I began to tour the exhibition in respective silence and anticipation because I, the Fur Guru, am in the same room as the garments once worn by one of my favourite icons. Right from the off, it’s highlighted that Diana was the most culturally aware and sensitive fashionista. A spotlight illuminates Diana’s high-neck, long-sleeved falcon embellished Catherine Walker dress, which represented the national bird of Saudi Arabia on her trip to the Middle East. Another on Diana’s Bill Pashley designed tweed skirt suit she wore on her honeymoon to the Queen’s Balmoral Estate in Scotland, which payed homage to her British roots. And suddenly, the Guru realises how no royal before or since Diana has ever made tradition so modern and culture so stylish. As soon as Diana was brought to the forefront of public consciousness, almost instantaneously, host nations around the world welcomed her, whilst the nations of the world fell in love with her. Diana began treating the front page and world stage as her runway, and the Guru has front row seats.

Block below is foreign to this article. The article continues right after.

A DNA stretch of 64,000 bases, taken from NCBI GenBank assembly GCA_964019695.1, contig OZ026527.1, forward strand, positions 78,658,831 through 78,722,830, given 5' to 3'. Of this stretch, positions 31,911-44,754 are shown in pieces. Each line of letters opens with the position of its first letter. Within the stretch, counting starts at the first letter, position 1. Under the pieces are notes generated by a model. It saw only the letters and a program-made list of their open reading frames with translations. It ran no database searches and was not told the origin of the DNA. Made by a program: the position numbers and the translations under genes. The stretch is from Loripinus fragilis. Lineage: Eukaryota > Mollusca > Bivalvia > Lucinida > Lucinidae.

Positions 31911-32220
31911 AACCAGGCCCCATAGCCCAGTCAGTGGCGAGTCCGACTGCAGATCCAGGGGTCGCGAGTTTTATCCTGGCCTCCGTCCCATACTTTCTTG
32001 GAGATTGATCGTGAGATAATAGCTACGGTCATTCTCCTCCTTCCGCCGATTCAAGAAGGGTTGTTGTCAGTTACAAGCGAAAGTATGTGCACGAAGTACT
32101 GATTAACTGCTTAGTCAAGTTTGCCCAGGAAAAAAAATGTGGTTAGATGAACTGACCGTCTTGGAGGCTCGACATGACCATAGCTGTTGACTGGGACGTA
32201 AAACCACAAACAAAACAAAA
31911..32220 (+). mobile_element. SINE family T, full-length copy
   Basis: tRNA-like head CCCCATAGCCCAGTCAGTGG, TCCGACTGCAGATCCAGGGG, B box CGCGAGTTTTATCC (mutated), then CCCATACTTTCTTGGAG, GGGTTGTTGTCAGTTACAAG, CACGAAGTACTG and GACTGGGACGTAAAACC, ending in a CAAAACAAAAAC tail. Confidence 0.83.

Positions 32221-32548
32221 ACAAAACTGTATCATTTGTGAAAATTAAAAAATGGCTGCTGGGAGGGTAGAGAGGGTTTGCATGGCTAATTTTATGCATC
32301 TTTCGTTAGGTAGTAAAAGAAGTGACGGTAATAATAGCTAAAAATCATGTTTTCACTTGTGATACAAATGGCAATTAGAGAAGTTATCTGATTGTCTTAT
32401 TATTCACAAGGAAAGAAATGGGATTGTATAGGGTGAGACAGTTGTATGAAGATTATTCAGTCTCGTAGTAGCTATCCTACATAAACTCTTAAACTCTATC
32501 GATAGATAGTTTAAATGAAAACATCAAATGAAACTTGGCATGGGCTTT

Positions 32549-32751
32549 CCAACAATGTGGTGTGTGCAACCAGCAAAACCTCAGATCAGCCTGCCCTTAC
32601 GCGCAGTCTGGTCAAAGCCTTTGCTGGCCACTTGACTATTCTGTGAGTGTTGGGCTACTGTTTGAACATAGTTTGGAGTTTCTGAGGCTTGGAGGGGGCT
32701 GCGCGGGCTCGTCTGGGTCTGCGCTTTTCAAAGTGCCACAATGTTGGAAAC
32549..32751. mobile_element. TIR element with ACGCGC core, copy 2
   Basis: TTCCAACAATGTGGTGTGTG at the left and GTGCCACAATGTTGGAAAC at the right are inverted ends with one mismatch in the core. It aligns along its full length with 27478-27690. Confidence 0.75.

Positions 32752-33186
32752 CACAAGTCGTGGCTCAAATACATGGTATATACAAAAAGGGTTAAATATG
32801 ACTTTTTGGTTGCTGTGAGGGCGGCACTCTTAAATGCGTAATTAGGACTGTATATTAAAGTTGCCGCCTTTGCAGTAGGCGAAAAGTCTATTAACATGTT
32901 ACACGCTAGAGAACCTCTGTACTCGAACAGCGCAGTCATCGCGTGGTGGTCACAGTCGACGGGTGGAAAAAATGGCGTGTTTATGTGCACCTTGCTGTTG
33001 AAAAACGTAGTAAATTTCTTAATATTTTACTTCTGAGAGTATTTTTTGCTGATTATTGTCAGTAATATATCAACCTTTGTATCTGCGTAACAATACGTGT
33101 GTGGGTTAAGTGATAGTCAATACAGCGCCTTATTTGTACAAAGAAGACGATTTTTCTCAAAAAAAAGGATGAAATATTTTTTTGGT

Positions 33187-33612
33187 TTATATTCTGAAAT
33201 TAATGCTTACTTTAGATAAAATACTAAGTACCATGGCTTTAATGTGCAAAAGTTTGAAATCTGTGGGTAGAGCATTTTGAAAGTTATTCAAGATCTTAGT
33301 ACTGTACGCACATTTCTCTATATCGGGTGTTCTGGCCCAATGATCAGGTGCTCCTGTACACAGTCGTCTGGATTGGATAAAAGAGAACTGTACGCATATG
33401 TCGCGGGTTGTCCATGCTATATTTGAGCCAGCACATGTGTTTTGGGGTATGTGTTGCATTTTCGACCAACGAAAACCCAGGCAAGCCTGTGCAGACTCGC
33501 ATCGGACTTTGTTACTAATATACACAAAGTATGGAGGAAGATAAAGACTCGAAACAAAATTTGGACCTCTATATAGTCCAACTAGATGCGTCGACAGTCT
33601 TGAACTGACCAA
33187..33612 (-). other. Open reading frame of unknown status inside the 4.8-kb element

Before me is Diana’s blue velvet Victor Edelstein dress which she danced with John Travolta at the White House in. A dress which Diana’s son William encouraged her to sell (along with her most famous dresses) to benefit the many charities she campaigned so hard for. So, in 1997, Diana auctioned 79 dresses at Christies in New York City and raised a whopping $3.25 million for the Royal Marsden Hospital Cancer Fund and AIDS Crisis Trust. It was one of the last fundraisers she would host. And this is why the Guru stands here and spares a thought for Diana’s sons William and Harry, who share with their mother this story of style and selflessness – they are her greatest legacy. Then, as the light catches Diana’s iconic green sequin Catherine Walkers gown, which commands my attention and takes my breath away at the same time, I spare a thought for Diana’s siblings who watched her transition from ‘Shy Di’ to ‘Dynasty Di’ (an era in which this dress was worn), and later to ‘Fashion Icon Di’. An evolution which I am experiencing with each new room I enter. And finally, I spare a thought for Diana’s friends, in particular her butler and confidante Paul Burrell who described Diana as his “rock.” In fact, whilst sharing Diana’s playful nature, a side of the Princess which only a lucky few were privy to, Burrell shared that Diana once greeted a lover in nothing but a fur coat! And alas! The Guru has struck a connection with Diana that goes much deeper – a shared affinition with fur.